When people abuse alcohol, they aren’t only hurting themselves; they’re hurting their loved ones. Similarly to when individuals smoke cigarettes, they negatively impact those around them. If you’ve been exposed to smoke regularly, you’re probably familiar with the term “secondhand smoking;” so naturally, it is called “secondhand drinking” when you’re affected by someone’s alcohol abuse.
What Is Secondhand Drinking?
Simply put: if a person has made you feel harmed from their drinking patterns, you’ve been affected by it.
These patterns are otherwise known as “drinking behaviors.” Drinking behaviors are connected to how people may be impacted. Types of behavior might include:
- Domestic violence, assault, and abuse
- Threatening behavior
- Family and marital issues
- Financial problems
- Drunk driving
If you’ve been affected by a loved one showing these behaviors, you’ve experienced secondhand drinking. Secondhand drinking impacts 90 million people in the United States and can be seen the most in individuals 18-25. Being exposed to this could lead to alcoholism, among other results.
Secondhand Alcohol Abuse & Its Effects
In addition to future alcohol abuse and other negative coping skills, suffering from secondhand drinking can lead to certain emotional, behavioral, mental, and physical issues.
Reacting automatically to stressful or overwhelming situations — otherwise known as having a fight-or-flight reaction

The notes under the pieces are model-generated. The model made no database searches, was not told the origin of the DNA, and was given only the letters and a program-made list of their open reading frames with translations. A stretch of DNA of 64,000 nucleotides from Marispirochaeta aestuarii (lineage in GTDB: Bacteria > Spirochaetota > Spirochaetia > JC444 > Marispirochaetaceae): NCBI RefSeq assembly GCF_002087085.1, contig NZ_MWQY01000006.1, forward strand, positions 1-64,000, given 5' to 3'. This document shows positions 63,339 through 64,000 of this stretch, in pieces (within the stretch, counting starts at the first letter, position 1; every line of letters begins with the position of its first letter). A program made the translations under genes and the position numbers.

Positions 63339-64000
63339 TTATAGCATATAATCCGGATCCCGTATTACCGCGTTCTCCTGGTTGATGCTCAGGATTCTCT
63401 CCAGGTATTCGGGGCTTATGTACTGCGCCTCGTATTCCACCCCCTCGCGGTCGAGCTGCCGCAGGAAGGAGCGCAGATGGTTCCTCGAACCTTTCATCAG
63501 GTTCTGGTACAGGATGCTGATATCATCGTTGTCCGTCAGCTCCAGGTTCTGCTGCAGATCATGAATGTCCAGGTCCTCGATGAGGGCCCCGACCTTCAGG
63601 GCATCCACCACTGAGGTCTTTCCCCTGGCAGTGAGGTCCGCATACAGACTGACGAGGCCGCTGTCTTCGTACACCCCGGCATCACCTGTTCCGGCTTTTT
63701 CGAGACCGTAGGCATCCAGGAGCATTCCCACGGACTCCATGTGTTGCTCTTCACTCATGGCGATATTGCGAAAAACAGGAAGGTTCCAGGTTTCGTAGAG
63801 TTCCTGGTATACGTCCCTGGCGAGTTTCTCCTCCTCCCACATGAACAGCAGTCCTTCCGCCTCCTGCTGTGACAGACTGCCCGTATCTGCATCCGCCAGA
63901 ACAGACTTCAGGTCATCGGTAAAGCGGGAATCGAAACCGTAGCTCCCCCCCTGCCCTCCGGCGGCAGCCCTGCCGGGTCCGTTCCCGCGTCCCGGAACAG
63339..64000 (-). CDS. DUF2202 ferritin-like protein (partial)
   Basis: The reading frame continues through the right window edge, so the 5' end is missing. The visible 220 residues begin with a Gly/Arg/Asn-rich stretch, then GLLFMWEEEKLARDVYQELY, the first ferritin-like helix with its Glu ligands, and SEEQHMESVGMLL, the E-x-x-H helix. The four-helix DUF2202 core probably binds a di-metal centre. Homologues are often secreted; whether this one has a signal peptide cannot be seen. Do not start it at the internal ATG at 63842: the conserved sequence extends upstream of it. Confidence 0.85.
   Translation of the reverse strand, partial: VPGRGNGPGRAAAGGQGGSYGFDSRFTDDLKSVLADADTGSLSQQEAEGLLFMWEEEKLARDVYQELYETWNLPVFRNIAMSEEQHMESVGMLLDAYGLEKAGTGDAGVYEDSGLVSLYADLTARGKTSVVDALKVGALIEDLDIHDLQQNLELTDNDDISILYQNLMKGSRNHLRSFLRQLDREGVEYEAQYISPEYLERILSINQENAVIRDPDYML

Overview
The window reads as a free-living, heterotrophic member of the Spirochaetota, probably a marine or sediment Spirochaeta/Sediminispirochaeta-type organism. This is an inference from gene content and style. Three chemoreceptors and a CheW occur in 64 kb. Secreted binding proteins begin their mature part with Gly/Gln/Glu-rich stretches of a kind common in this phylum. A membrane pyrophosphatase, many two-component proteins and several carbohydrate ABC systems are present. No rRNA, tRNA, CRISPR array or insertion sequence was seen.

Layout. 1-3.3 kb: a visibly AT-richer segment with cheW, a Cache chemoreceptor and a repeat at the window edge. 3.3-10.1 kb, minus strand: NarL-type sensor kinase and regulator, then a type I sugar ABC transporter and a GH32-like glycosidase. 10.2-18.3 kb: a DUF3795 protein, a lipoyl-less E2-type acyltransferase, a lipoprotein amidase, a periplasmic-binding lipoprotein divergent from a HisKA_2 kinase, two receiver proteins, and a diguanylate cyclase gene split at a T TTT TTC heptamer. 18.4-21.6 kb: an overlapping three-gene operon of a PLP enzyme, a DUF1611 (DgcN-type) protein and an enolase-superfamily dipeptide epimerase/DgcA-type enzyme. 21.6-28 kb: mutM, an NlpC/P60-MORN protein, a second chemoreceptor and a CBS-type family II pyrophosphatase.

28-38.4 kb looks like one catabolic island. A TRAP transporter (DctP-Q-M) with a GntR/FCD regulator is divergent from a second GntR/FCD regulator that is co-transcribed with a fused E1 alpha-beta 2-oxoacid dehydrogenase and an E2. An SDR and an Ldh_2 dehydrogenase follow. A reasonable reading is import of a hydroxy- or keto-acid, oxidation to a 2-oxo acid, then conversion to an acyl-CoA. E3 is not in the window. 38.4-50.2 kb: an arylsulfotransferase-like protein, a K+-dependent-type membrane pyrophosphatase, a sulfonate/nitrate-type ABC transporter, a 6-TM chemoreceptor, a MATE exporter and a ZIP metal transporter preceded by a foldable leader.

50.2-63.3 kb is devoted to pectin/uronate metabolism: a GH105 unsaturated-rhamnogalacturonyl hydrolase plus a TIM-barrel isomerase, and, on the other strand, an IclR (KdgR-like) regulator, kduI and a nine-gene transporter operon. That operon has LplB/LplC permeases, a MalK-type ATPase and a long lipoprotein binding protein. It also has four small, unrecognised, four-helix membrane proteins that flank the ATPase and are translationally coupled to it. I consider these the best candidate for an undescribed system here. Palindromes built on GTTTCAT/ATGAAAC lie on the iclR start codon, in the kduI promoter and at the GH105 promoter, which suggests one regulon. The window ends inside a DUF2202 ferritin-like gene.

Exposure changes neural networks. When the networks keep firing from being affected by drinking, brain maps get formed – these maps can impact you in several ways:
- Stress headaches
- Gastrointestinal issues
- Trouble sleeping
Obviously, nobody wants to have to deal with these symptoms on top of the other problems that come from secondhand drinking. If you are dealing with the above effects due to repeated alcohol exposure, you are not alone and there are resources available to you.
What to Do About Secondhand Drinking
While you cannot necessarily change how someone will behave or react to something, you can control how you handle the situation. So if a person is negatively impacting you with their drinking behaviors, you have to separate the behaviors from the person and start to stand against the behaviors instead of giving into them. If you set boundaries, you can improve yourself first in order to help your loved one in a more beneficial way.
And most importantly, if you’re suffering from secondhand drinking, find professional help for yourself and the individual with alcohol abuse disorder. Those who go through secondhand drinking can discuss with people going through similar issues and identify their own negative behaviors to move on from their exposure the best they can. For the person experiencing alcohol abuse, the most necessary first step is alcohol detoxing at a rehabilitation facility. This can put addicts on the path to recovery to not only help them become sober, but to help mend relationships between themselves and those they exposed to drinking behaviors.
If you are interested in learning more about secondhand drinking or alcohol abuse treatment methods, contact us at 866-345-2147.